Vermont Mesothelioma Resources and Asbestos Information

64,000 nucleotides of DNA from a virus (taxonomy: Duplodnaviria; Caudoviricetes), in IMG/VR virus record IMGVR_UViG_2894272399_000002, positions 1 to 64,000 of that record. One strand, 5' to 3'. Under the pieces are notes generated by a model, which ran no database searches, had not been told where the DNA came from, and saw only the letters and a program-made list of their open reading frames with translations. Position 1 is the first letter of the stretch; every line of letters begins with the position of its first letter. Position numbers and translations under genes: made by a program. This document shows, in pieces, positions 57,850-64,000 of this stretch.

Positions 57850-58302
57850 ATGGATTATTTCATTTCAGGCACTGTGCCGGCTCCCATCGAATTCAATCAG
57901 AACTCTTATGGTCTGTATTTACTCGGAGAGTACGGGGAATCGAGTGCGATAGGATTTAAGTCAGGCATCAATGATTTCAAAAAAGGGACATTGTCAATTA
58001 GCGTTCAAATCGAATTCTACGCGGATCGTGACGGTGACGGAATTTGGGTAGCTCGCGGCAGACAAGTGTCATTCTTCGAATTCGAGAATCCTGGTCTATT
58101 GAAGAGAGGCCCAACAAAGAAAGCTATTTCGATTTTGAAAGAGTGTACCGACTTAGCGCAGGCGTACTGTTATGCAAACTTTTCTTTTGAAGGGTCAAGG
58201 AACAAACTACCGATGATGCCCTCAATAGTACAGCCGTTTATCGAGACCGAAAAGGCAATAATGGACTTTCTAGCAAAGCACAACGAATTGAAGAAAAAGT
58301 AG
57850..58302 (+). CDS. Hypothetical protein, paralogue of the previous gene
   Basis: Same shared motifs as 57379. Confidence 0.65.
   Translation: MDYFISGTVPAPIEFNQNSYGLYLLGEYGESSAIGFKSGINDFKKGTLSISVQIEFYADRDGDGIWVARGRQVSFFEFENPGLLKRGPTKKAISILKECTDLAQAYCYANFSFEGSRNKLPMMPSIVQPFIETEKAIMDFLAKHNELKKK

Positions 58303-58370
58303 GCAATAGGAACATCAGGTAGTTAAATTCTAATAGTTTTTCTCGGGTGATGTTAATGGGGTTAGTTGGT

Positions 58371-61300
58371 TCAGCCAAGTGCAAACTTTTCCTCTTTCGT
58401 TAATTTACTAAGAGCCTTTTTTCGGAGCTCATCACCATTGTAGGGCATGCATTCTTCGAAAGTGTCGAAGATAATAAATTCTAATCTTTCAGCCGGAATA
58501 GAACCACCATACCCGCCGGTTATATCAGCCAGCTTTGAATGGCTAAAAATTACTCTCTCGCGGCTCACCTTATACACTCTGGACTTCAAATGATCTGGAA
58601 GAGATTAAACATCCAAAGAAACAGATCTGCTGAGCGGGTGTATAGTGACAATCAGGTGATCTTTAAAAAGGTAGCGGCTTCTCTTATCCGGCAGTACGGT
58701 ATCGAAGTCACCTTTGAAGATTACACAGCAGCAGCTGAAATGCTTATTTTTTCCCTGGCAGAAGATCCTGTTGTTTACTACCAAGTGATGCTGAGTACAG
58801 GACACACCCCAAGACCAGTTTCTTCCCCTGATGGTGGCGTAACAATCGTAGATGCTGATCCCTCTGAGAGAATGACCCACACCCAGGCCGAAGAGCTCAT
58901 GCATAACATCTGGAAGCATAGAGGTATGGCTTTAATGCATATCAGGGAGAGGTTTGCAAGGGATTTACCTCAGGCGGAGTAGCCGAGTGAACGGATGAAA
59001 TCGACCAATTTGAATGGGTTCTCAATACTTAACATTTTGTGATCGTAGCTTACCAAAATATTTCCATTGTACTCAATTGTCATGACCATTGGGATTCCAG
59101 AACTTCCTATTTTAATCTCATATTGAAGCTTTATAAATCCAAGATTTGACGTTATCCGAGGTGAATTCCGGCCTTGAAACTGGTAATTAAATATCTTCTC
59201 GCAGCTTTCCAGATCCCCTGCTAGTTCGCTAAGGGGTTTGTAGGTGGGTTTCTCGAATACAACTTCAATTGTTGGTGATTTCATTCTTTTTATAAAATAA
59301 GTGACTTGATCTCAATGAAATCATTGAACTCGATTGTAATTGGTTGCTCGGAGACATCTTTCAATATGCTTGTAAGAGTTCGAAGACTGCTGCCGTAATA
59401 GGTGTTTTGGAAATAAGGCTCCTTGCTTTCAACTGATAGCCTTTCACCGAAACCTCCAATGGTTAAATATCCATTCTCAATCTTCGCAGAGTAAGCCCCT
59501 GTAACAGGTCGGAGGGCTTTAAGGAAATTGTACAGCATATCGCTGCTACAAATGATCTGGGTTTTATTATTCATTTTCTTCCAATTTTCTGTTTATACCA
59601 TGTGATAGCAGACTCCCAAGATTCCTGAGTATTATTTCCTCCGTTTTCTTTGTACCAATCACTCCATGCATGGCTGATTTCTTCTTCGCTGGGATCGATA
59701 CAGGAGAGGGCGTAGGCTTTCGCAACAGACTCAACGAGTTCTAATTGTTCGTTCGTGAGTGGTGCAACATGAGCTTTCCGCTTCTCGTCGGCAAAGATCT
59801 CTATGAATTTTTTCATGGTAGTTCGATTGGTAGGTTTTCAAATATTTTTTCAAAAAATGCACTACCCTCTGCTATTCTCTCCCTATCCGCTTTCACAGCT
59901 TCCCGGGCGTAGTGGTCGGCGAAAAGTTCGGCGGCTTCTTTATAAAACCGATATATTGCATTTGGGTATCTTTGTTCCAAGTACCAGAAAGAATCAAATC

The state of Vermont was named after the green mountains that pepper its landscape, but this same greenish hue is also an indicator of the presence of asbestos – a toxic substance once thought safe. The same geologic process that produced green colored minerals such as chlorite, quartz, and mica, also produced a generous amount of serpentine, which is the source of chrysotile asbestos. Additionally, at one time, Vermont produced chrysotile for industrial applications and was also the first state in which commercial asbestos mining took place. There are a variety of locations in northern Vermont that were considered for asbestos mining; however, these locations were never developed for this purpose. One such location would have been a lucrative source of amphibole asbestos, which is even deadlier than the more frequently-used chrysotile. Between 1980 and 2000, there was a 20% increase in Vermont's population; nevertheless, it is still one of the least populated states in the country, ranking second only to Wyoming. Seventy-five asbestos related fatalities were reported in the two decades prior to the turn of the century, and Vermont ranks 46th in the country for incidence of mesothelioma. The last functional asbestos mine in the United States was located in Vermont and closed its doors in 1993. However, prior to the 1980s, asbestos was a commonly used ingredient in a wide variety of building materials such as concrete water pipes, linoleum flooring, insulation, ceiling materials, transite – a kind of wall board – and pipe lagging. Another material used in insulation called vermiculite is not harmful in itself, but is commonly contaminated with a form of amphibole asbestos. As a result of the wide variety of asbestos-containing building materials used throughout Vermont in the past, asbestos is commonly found in residential structures, as well as commercial buildings where one would not usually expect asbestos to be found, such as office buildings, hospitals and schools. Plants that generate electrical energy are particularly dangerous places in which to work, due to the fact that asbestos was frequently used in such plants as an insulator against electrical currents and heat, as well as a flame retardant substance. Prior to the 1980s, electric cloth, electric wiring, and panel partitions typically contained asbestos. People who work or live near areas of Vermont where asbestos exposure may have occurred should be regularly checked for signs of asbestos cancers or malignant mesothelioma, in order to obtain an early diagnosis and begin immediate treatment should the disease be present.